Thousands flock to auction of vehicles owned by Saudi tycoon

An auction for vehicles and other possessions belonging to billionaire Maan Al-Sanea and his company in Dammam. (Reuters)
Updated 20 March 2018
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Thousands flock to auction of vehicles owned by Saudi tycoon

DAMMAM: Thousands of people attended the first day of an auction of vehicles owned by indebted Saudi Arabian tycoon Maan Al-Sanea and his company, a sale which officials said will go toward repaying about SR18 billion ($4.8 billion) owed to creditors.
Authorities said the auction, the subject of huge interest in the Eastern Province where his business is based, reflects their focus on improving corporate governance and by extension Crown Prince Mohammed bin Salman’s commitment to economic reforms.
Creditors ranging from unpaid workers to local and international banks hope the process, which at a later stage will include sale of bigger assets such as property, will lead to repayment of at least part of their debt.
The businessman, ranked in 2007 by Forbes as one of the world’s 100 richest people, was detained by authorities late last year for unpaid debt dating back to 2009 when his company, Saad Group, defaulted on payments in what was Saudi Arabia’s biggest financial meltdown.
His case is separate from the dozens of Saudi businessmen and prominent figures who have been held in a corruption crackdown.
A three-judge tribunal established in 2016 to resolve Saad’s debt dispute late last year appointed a consortium called Etqaan Alliance to liquidate assets owned by the billionaire.
The first phase of the auction was launched this week, with around 900 vehicles including lorries, buses, diggers, forklift trucks and golf carts owned by Saad Group going under the hammer.
Later stages of the process will include other parts of his business empire and personal wealth including property — estimated at around SR10.3 billion, as well as machinery, ceramics and furniture, in auctions in the Eastern Province, Riyadh, Jeddah and Yanbu, said Abdulaziz Al-Rashid, head of Etqaan Alliance, a coalition of companies including two real estate companies, accountants and lawyers.
After a series of TV, online and billboard adverts run by Etqaan Alliance in recent weeks anticipation about the auction has been building. Roads around the auction site were jammed on Sunday afternoon as people queued to enter the dusty land plot where the event was taking place.
“Can you believe this man was once a billionaire and today he came to the ground level and has to start from scratch?” said a buyer of a forklift truck, giving his first name as Nasser.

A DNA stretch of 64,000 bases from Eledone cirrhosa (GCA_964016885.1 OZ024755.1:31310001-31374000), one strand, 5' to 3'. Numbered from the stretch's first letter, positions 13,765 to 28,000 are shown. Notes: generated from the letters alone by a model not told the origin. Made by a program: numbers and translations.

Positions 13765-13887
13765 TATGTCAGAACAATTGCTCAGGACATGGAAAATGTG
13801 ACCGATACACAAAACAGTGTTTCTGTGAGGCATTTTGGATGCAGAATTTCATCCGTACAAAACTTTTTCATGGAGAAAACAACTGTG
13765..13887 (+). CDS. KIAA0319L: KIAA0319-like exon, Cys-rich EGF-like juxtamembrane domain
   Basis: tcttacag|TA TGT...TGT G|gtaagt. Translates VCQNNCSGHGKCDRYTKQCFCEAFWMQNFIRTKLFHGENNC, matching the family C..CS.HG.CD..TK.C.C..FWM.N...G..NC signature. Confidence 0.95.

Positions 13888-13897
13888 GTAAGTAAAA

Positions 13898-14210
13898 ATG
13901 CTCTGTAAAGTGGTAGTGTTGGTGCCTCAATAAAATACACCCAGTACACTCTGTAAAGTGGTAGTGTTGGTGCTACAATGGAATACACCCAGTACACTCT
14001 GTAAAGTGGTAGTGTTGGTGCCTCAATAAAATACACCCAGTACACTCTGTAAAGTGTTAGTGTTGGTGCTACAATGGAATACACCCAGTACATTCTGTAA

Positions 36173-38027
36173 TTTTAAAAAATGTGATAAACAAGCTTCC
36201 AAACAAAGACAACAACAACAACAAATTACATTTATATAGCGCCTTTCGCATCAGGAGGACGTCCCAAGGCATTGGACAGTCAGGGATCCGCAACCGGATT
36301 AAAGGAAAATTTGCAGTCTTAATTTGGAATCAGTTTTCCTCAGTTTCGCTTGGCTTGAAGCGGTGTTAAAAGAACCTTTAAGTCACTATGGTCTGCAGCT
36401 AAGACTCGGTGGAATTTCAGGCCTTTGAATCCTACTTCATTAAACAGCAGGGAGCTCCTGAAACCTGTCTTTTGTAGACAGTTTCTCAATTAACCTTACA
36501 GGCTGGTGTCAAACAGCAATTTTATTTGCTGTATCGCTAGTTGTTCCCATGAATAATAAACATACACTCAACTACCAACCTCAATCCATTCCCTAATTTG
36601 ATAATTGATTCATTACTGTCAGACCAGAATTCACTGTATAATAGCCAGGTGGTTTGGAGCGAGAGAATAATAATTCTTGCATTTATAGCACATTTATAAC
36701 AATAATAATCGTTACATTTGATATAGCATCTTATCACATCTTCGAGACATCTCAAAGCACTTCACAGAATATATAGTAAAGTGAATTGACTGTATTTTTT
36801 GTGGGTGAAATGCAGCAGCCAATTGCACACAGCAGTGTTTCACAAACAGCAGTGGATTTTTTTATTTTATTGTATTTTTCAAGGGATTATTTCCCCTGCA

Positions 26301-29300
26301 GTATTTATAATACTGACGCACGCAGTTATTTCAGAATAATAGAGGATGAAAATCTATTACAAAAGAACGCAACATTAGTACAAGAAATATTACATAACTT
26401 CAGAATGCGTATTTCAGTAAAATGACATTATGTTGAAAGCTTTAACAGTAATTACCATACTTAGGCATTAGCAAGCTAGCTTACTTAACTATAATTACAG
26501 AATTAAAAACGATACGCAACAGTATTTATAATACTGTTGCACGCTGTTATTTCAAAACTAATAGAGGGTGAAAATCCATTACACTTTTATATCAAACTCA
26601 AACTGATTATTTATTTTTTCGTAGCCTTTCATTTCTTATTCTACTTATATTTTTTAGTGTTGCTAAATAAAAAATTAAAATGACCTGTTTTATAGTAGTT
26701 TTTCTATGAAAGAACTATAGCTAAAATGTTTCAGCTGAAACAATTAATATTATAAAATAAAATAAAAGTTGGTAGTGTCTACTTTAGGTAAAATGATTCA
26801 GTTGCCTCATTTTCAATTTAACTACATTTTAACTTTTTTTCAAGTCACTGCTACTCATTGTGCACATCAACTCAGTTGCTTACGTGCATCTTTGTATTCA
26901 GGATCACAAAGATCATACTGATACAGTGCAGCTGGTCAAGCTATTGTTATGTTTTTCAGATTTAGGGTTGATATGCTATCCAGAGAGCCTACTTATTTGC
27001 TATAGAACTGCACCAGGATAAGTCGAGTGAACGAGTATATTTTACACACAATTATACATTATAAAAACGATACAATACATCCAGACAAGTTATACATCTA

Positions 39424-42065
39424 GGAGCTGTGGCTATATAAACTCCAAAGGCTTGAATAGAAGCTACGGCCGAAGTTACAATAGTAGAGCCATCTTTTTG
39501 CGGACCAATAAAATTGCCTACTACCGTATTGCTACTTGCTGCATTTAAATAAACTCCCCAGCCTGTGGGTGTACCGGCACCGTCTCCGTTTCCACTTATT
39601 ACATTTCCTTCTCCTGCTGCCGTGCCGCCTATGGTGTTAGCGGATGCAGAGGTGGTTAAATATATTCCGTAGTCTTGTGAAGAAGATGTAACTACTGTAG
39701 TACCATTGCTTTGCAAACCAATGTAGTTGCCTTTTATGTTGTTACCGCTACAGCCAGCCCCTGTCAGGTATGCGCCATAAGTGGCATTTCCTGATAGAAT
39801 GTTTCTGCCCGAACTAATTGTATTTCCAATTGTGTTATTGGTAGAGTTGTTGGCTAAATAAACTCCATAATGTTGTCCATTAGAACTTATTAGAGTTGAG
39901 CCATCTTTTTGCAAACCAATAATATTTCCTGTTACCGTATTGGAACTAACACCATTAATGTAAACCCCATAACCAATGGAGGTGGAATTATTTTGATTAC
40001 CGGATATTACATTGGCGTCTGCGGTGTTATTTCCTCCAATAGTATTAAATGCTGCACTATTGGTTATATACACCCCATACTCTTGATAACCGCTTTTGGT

Prospective buyers were mainly businessmen from local construction companies and other contractors.
“This auction gives a clear message that the court is serious to carry out the liquidation process of all assets to repay creditors,” said Al-Rashid. “We expect to finalize liquidation of all assets during this year.”
Money raised from the first phase of the auction, expected to be completed by the end of April, will go toward repaying creditors owed around SR18 billion, he said.
Some of the workers who hope to get paid through the liquidation process were among those attending the event.
Outside the court process, advisers to Saad Group recently asked some bank creditors to meet in Dubai in a bid to try to reach a consensual debt settlement on SR16 billion of claims, Reuters reported last week.
The advisers were seeking a deal before Saudi authorities make progress in the auction process.


Saudi Arabia’s economy in a ‘sweet spot’, says US bank

Updated 21 min 54 sec ago
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Saudi Arabia’s economy in a ‘sweet spot’, says US bank

  • Bank of America Merrill Lynch Global Research: “With a more entrenched current account surplus possible this year, FX reserves could increase.”
  • “Reforms are likely to broadly proceed, even at these levels of oil prices, although spending may increase further above baseline expectations.”

LONDON: The Saudi Arabian economy is in a “sweet spot”, with higher oil prices allowing the Kingdom to boost spending while not having a significant impact on the country’s fiscal balance, according to Bank of America Merrill Lynch Global Research.

“Our meetings on Saudi Arabia comfort us in our view that the economy is in a sweet spot. Higher oil prices are allowing the focus on boosting activity not to materially impact fiscal balances,” the note said, published following the IMF and World Bank Spring meetings held in Washington DC this month.

“With a more entrenched current account surplus possible this year, FX reserves could increase this year,” the note said.

The bank forecasts the country will continue to push forward with its reform process regardless of the rising price of oil. Many of Saudi Arabia’s reforms are part of its Vision 2030 that aims to diversify the country’s economy away from its reliance on oil.

Brent oil reached a three-and-a-half year high on 19 April, hitting $74.74 a barrel.

“Reforms are likely to broadly proceed, even at these levels of oil prices, although spending may increase further above baseline expectations,” the note said.

The bank was also upbeat about Egypt’s economic prospects, noting that the country’s “macro stablization” is continuing and that its reform program, which includes cutting fuel subsidies and reforming the tax system, remains “intact”.

“Authorities are on track to achieve a small 0.2 percent of GDP primary surplus this fiscal year. The target is to bring the primary surplus to 2 percent of GDP next fiscal year, and maintain it there going forward,” it said.